Power lines during a PG&E public safety power shutoff in November 2019 in Santa Rosa, California. Photo: Justin Sullivan/Getty Images

Pacific Gas & Electric gained a financial shield on Saturday against roughly $30 billion in liabilities over its involvement in deadly wildfires across California, the New York Times reports.

Why it matters: PG&E's plan to exit bankruptcy, which is now approved by a federal judge, qualifies the company for a wildfire insurance fund that will help cover future claims from fires caused by its equipment.

  • PG&E pled guilty to 84 counts of involuntary manslaughter for those California residents killed in the California Camp Fire.

Catch up quick: PG&E filed for Chapter 11 bankruptcy last January after facing the estimated billions of dollars in claims. The company agreed to a $13.5 billion settlement with California wildfire victims last December.

What's next: Judge Dennis Montali's approval of PG&E's bankruptcy exit authorizes $13.5 billion in compensation for roughly 70,000 businesses and homeowners affected by fires sparked by PG&E equipment, per the Times.

  • The company still faces "daunting challenges," per the Times, as PG&E operations "stretch across a 70,000-square-mile service area that appears increasingly vulnerable to wildfires because of climate change. And it is not clear whether the company, which has been repeatedly cited for negligence, is up to the enormous task of making its transmission system safer."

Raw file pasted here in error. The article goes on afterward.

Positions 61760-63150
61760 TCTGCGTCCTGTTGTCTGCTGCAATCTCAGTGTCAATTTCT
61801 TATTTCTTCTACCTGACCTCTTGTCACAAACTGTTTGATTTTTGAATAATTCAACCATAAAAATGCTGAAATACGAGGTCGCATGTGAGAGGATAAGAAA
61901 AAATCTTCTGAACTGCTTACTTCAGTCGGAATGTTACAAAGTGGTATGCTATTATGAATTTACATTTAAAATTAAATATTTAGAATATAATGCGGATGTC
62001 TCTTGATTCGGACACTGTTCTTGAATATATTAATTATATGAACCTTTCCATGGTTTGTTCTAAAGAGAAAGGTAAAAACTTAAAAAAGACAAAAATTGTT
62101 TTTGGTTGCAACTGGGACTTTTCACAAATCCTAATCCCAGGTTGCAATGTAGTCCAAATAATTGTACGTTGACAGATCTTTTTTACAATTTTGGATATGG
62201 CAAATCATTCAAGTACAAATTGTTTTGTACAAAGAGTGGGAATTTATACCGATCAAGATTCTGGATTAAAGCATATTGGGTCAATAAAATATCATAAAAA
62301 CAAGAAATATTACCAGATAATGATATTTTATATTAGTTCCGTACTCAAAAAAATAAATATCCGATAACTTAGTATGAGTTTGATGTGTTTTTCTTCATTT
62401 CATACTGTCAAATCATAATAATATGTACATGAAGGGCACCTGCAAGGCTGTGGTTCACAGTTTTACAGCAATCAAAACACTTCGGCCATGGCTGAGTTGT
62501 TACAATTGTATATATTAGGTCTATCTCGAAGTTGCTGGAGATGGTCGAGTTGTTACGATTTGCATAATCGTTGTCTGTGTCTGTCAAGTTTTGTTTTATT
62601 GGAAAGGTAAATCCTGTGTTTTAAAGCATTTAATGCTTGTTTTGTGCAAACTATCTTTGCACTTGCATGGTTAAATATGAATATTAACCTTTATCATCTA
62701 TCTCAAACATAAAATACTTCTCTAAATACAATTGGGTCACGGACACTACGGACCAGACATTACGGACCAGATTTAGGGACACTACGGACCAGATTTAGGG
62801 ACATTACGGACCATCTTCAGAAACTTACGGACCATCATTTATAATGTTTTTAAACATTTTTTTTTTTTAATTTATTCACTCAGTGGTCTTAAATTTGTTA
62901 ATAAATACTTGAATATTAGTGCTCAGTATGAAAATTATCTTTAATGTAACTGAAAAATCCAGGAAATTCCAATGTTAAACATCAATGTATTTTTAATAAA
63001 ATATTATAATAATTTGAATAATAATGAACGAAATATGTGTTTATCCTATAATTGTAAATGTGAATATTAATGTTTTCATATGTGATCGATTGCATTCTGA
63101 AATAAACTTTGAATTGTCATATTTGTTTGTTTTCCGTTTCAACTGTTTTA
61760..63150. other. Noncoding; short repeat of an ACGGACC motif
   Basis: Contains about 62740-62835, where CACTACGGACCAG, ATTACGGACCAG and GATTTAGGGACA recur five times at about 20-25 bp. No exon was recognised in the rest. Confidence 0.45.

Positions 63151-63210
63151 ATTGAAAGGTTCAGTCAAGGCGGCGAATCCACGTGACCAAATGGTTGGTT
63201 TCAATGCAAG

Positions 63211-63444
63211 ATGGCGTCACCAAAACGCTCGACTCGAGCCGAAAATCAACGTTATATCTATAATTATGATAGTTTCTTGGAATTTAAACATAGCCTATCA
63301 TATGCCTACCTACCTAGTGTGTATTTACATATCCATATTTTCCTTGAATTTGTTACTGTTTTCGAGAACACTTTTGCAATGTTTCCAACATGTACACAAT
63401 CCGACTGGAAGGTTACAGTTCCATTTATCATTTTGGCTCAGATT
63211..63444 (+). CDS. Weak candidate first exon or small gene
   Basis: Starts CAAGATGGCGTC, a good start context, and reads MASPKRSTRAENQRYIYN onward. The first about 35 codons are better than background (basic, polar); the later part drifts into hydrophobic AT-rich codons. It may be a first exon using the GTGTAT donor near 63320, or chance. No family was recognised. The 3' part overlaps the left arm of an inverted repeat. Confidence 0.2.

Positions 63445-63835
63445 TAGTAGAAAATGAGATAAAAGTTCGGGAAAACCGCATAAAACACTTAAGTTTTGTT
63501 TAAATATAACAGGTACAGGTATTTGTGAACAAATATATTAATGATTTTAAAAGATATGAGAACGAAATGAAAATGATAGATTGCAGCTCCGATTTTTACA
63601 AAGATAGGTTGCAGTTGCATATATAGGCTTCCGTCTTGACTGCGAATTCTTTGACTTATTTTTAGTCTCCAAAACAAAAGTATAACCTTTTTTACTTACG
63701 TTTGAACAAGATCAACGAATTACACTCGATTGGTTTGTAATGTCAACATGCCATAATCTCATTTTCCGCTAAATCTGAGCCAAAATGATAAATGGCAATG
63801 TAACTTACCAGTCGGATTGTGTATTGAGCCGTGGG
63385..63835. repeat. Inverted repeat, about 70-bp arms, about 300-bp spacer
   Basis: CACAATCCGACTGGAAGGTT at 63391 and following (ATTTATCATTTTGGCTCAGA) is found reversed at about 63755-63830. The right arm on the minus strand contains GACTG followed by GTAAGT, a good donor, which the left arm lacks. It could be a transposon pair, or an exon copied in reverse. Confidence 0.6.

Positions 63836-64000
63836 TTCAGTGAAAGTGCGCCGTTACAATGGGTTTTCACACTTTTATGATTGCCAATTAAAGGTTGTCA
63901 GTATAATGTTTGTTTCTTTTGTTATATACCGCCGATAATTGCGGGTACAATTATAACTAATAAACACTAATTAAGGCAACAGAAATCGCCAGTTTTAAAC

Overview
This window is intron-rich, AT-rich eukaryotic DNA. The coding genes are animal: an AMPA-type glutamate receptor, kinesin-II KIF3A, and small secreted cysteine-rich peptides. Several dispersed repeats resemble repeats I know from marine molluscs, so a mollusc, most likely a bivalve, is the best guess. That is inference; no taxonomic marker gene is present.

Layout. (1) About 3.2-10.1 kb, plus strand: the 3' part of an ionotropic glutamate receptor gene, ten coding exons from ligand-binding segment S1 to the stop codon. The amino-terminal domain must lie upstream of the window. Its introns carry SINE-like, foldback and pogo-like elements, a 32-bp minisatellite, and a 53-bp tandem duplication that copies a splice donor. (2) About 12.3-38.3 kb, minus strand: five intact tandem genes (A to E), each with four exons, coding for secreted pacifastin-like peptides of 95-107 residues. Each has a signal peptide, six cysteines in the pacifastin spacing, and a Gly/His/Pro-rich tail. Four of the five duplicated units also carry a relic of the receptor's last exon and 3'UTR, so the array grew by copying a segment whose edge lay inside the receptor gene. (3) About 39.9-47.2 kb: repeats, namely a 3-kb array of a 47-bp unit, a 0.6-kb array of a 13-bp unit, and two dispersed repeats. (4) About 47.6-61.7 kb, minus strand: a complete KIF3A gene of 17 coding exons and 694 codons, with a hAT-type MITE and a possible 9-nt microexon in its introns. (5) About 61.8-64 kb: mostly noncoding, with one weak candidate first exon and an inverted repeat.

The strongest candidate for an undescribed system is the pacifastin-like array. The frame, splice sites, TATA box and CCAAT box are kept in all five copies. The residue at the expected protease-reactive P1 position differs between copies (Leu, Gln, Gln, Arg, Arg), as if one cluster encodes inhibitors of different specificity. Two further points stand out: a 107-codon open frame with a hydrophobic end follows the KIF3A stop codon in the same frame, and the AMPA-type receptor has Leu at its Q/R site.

Go deeper: California to open investigation into PG&E for power shutoffs

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Ben Geman, author of Generate
Sep 15, 2020 - Science

Wildfires ignite Trump vs. Biden climate battle

Photo illustration: Aïda Amer/Axios. Getty Images photos: Joshua Roberts and Paul J. Richards/AFP

The devastating West Coast wildfires have, at least for now, put a hot glare on the role of climate change in the 2020 presidential election.

Catch up fast: Joe Biden called President Trump a "climate arsonist" Monday in a speech that argued his dismissal of consensus climate science is a threat to people nationwide.

Bill Clinton slams McConnell and Trump: "Their first value is power"

Former President Bill Clinton on Sunday called Senate Majority Leader Mitch McConnell's (R-Ky.) vow to fill Ruth Bader Ginsburg's vacant Supreme Court seat before the next presidential inauguration "superficially hypocritical."

The big picture: Clinton, who nominated Ginsburg to the court in 1993, declined to say whether he thinks Democrats should respond by adding more justices if they take back the Senate and the White House in November. Instead, he called on Republicans to "remember the example Abraham Lincoln set" by not confirming a justice in an election year.

Pelosi: Trump wants to "crush" ACA with Ginsburg replacement

House Speaker Nancy Pelosi said on ABC's "This Week" on Sunday that President Trump is rushing to replace the late Supreme Court Justice Ruth Bader Ginsburg because he "wants to crush the Affordable Care Act."

Why it matters: Pelosi wants to steer the conversation around the potential Ginsburg replacement to health care, which polls show is a top issue for voters, especially amid the coronavirus pandemic. The Trump administration has urged the courts to strike down the law, and with it, protections for millions with pre-existing conditions.